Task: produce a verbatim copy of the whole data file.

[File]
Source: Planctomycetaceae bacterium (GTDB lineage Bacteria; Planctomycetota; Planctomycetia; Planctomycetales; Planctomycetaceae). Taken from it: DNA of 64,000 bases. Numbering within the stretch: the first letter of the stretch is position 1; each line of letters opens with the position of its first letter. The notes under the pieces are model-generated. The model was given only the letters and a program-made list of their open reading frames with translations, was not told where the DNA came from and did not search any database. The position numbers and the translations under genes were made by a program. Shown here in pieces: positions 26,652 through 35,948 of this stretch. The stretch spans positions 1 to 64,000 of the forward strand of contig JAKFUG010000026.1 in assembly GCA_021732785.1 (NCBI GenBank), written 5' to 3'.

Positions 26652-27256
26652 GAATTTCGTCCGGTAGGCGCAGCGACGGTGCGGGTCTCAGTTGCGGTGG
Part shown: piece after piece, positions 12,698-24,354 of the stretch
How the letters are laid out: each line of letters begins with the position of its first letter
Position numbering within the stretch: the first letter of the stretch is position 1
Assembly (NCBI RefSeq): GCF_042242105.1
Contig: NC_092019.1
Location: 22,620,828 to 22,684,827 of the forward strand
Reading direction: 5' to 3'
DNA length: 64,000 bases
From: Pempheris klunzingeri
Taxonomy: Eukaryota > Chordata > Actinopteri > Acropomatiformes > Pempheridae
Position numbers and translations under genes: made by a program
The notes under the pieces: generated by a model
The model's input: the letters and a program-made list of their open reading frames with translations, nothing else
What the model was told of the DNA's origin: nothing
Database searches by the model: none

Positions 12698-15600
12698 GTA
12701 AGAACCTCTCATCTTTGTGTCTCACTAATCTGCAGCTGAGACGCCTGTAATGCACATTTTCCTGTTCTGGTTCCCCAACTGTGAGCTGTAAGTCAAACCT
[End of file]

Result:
Source: Planctomycetaceae bacterium (GTDB lineage Bacteria; Planctomycetota; Planctomycetia; Planctomycetales; Planctomycetaceae). Taken from it: DNA of 64,000 bases. Numbering within the stretch: the first letter of the stretch is position 1; each line of letters opens with the position of its first letter. The notes under the pieces are model-generated. The model was given only the letters and a program-made list of their open reading frames with translations, was not told where the DNA came from and did not search any database. The position numbers and the translations under genes were made by a program. Shown here in pieces: positions 26,652 through 35,948 of this stretch. The stretch spans positions 1 to 64,000 of the forward strand of contig JAKFUG010000026.1 in assembly GCA_021732785.1 (NCBI GenBank), written 5' to 3'.

Positions 26652-27256
26652 GAATTTCGTCCGGTAGGCGCAGCGACGGTGCGGGTCTCAGTTGCGGTGG
Part shown: piece after piece, positions 12,698-24,354 of the stretch
How the letters are laid out: each line of letters begins with the position of its first letter
Position numbering within the stretch: the first letter of the stretch is position 1
Assembly (NCBI RefSeq): GCF_042242105.1
Contig: NC_092019.1
Location: 22,620,828 to 22,684,827 of the forward strand
Reading direction: 5' to 3'
DNA length: 64,000 bases
From: Pempheris klunzingeri
Taxonomy: Eukaryota > Chordata > Actinopteri > Acropomatiformes > Pempheridae
Position numbers and translations under genes: made by a program
The notes under the pieces: generated by a model
The model's input: the letters and a program-made list of their open reading frames with translations, nothing else
What the model was told of the DNA's origin: nothing
Database searches by the model: none

Positions 12698-15600
12698 GTA
12701 AGAACCTCTCATCTTTGTGTCTCACTAATCTGCAGCTGAGACGCCTGTAATGCACATTTTCCTGTTCTGGTTCCCCAACTGTGAGCTGTAAGTCAAACCT